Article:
By Vlad Alforov

Nick and Tiffany Duty kept an eye on medical cannabis coming from Colorado and California, rolling toward Oklahoma like a funnel of smoke. The couple saw it as an opportunity to start something new. 

“We saw things kind of blowing up here with new trends,” Nick said.

As of Dec. 2, 2019, the Oklahoma Medical Marijuana Authority has approved 220,830 individual patient licenses, according to the OMMA’s report. This means that around 5.6% of the state population are medical cannabis patients. The report also stated that OMMA has already approved 1,535 dispensary licenses.

In August, when licensed marijuana users made up 4.1% of the state population, Oklahoma was the fastest growing market for medical marijuana in the average number of daily patient increases, according to the Marijuana Business Daily report.

“Growth (of medical cannabis in Oklahoma) is bolstered by low barriers of entry, including the fact there’s no list of qualifying conditions for patients,” according to the report. 

The Dutys, both 37, moved to Norman from Texas about eight years ago. They also run a drag strip in Noble, but wanted to branch out, Nick said. 

That’s how Pharmhouse Cannabis Co. originated. 

The dragway, which his family has owned for around 50 years, operates March through November and attracts several thousand visitors a year, Nick said. He met Tiffany there, too.  

Now, they are running the dispensary and the race track together.

Making cannabis business more inviting, overcoming social stigma

Nick and Tiffany aimed to make their Pharnhouse stand out from gas stations and questionable, dark-corner-looking places.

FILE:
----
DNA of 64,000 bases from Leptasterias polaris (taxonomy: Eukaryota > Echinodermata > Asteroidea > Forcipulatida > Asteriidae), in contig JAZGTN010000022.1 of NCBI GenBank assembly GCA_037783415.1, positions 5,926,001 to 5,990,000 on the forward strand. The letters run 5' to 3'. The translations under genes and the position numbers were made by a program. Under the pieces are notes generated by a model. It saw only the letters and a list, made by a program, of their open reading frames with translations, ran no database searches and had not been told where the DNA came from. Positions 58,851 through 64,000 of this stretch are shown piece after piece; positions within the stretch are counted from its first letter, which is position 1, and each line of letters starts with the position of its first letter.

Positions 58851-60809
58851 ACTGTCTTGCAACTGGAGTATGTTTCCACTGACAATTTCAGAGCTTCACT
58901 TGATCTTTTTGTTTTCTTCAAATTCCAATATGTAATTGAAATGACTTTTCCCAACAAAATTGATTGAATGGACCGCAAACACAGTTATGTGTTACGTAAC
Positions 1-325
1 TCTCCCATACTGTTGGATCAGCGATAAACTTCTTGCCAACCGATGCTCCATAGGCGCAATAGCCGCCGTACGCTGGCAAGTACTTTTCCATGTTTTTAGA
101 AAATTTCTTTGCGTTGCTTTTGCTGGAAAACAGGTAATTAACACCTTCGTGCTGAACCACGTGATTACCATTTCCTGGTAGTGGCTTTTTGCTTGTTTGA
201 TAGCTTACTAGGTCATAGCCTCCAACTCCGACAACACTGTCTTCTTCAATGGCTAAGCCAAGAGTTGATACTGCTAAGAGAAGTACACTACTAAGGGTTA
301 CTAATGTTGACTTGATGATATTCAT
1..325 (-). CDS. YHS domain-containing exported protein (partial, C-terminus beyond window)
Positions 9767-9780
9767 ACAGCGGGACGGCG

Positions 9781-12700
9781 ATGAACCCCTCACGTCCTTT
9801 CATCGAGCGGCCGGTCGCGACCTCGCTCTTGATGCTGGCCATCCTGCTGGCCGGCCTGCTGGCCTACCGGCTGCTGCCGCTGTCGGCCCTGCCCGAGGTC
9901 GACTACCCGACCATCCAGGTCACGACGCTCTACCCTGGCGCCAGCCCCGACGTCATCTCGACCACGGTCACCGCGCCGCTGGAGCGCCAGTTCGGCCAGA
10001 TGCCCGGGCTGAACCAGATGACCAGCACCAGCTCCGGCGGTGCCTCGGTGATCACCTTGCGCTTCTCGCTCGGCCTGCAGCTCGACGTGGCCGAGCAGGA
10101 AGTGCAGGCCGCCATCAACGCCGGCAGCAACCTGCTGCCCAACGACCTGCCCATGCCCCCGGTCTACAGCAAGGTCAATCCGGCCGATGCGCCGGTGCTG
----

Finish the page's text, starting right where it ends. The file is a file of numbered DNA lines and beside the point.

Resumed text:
“Well, you might have to go pick up my stuff, too,” Tiffany said when Nick got his medical marijuana card back in February 2019. “I don’t want to go to those places.” 

Both Nick and Tiffany received their medical cards for anxiety and sleep disorder treatment.

For Nick, it was a good enough catalyst.

“We thought to put something together for people to feel more comfortable,” he explained, where they could come, look around, ask questions and feel like they are not in a back alley involved in illegal business.

The Dutys try to reach out and be part of the community through the two businesses they are involved in, Nick said. They are “adult business type folks,” as he coined it.

The Dutys began the Pharmhouse planning in June 2019. They said they felt ready for tough competition. 

Now, the dispensary looks spacious and well-lit. Its interior is largely furnished with wooden panels, which creates a homestyle vibe about the place.

“Personally, I don’t want to feel like I am going into a drug den,” Tiffany said. “There’s got to be people out there who feel that way.”

When a 70-year-old lady came by the dispensary recently, Nick recalled, she said her son was trying to talk her into trying concentrates — marijuana products that look like wax. Concentrates are typically highly potent since they contain a large percentage of THC (tetrahydrocannabinol), a psychoactive chemical found in the resin secreted by glands of the marijuana plant.

“She was here looking at all these dab kits that I’m not even sure how to work with,” Nick said smiling.

“Whether you buy it or not,” he said, “you should be able to come around, get some experience … and learn how to make better decisions.”

The Dutys said some people don’t know that they can visit a dispensary without a medical card. In fact, Pharmhouse offers a variety of cannabis-related products customers can purchase as long as they are 18 and if the item has no THC in it. 

Tiffany said she also wanted their customers to feel like they are at an actual business, where the visitors are not ashamed of shopping and where there is no stigma attached. 

“There are a handful of people who, no matter what, aren’t going to be interested in the cannabis business,” Nick said, “just like they are not … interested in drag racing.”

The reason, he said, is that the residents are not willing to change their perspective about cannabis, since it’s still widely perceived as an illegal narcotic.

“On June 26, 2018, 57% of Oklahoma voters approved State Question 788, which legalized marijuana for any medical use on a doctor’s recommendation,” according to the Tulsa World article.